Can'tDance

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  1. Lets not gloss over Minnelli placing a caricature of "Winnie" Churchill painting still-life on a Parisian street. Even "Mulligan" does a double-take. The interaction of Kelly with the "art" student and followed by his confronation with Nina Foch is a continuation of Hollywood's attempts to contrast between the class struggle that was being played out in American politics. No doubt Kelly's Mulligan is an example of the Proletariat contrast with the ruling Bourgeoisie. And art is a great example of both the struggle and the eventual outcome with the Proletariat dependent on the capital provided by the Bourgeoisie. But at what price? In An American in Paris, Kelly choses love and soul.
  2. Before going into their dance routine, Kelly and O'Connor are already preparing the audience with an increasing tempo in their word play and their synchronized movements around the "professor." The elocutionist plays his part quite well not really quite sure if he is being mocked or if just has some overly exuberant college boys using his lessons in their own playful way. The voice lesson scene with Kelly and O'Connor is dramatically opposite of the one undertaken by their hapless co-star. And the latter has an even more hidden lesson when LaMott's singing instructor will be recognized by most movie audience as a character actress who often spoke with a Scandinavian accent.
  3. Whether opposite of Howard Keel or opposite Rock Hudson or Tony Randall, Doris Day always appeared to me to have the same outward aggressive moment that seemed to prove that she was an equal to any man. At the same time, as she does with the song "Secret Love," Doris Day was able to project a sensitive and softer side that was the hallmark of her choice by many as representative of the American woman of the 1950s. For many males entering puberty about the time that Doris Day was a Hollywood hit in the 50s, no doubt she established some of our views about both womanhood and what to seek in a wife.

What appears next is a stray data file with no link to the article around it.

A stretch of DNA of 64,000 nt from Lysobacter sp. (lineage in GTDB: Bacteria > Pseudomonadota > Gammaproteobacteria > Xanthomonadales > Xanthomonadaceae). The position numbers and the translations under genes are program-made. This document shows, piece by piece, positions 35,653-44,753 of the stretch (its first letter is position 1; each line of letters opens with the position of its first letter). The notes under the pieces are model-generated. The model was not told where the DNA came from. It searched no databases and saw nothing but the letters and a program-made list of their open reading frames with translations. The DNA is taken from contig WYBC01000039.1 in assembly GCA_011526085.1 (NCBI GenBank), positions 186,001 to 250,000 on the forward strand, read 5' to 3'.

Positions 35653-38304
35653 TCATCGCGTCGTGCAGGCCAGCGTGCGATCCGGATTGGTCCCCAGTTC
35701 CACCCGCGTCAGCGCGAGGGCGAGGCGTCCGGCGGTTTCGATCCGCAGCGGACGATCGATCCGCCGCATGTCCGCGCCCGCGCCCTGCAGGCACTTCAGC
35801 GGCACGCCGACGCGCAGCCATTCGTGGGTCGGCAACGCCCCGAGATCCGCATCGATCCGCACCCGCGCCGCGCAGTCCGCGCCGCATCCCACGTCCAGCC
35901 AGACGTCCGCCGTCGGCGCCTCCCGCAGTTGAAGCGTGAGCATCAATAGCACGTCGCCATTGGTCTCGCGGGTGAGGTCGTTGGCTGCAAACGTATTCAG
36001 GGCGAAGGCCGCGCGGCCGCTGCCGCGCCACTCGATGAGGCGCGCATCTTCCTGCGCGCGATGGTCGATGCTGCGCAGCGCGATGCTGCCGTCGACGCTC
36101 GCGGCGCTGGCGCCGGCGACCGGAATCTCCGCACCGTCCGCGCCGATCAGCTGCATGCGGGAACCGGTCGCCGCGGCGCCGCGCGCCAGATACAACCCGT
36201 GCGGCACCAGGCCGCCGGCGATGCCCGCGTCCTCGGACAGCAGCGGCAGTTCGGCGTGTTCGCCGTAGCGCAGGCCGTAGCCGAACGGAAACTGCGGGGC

4. While Betty Garrnett's character definitely had a "crush" on Frank Sinatra's character, I thought Garrnett probably used her role to show she could upstage any of the known stars of the movie. Much like she did On the Town. Take Me Out to the Ballgame is one of my all-time fav musicals. Being Irish, however, I would have enjoyed the moderators' take on Gene Kelly's rendition of The Hat My Dear Old Father Wore. While I thought both the song and Kelly's singing and dance routine for the segment was outstanding, I have often wondered why that song in that part of the movie. It came after a heart-felt scene in which Kelly has made little head-way with Esther Williams. The song and music just did not seem to fit with the general flow of the scene or movie (the Irish connection was handled in several other segments).
  5. While the dance routine between Astaire and Rogers may be seen in the prism of 1935 as a battle of the sexes, it was not an equal battle. Obviously (perhaps) the dance routine itself is fairly basic so as to maintain the continuity of their evolving relationship. It certainly was not a dueling banjo type of equality. At the same time, as did most of the dance numbers during the period, the audience is swept into the mood of the moment and that is the principal aim of any director or choreographer.
  6. This clip obviously portrays the transition between silent and sound films and the impact that transition has on both actors/actresses and directors. The obvious stilted and sometimes exaggerated action are made more obvious when the viewer attempts to make the same transition. The comedy of the clip made have been lost on men in the audience who may have fallen victim to a handsome lover in contrast to the rather boorish appearing husband. Unfortunately, I may not have appreciated this clip and most assuredly not the movie since I have never been a fan of Maurice Chevalier.
  7. As with music in general, my taste in musical movies is decidedly pre-1964! Exceptions might be Disney musicals. But musicals of the 20s, 30s and 40s are a time capsule on a era that was transitional between the two world wars and which mirrored the optimism that followed the end of World War II.

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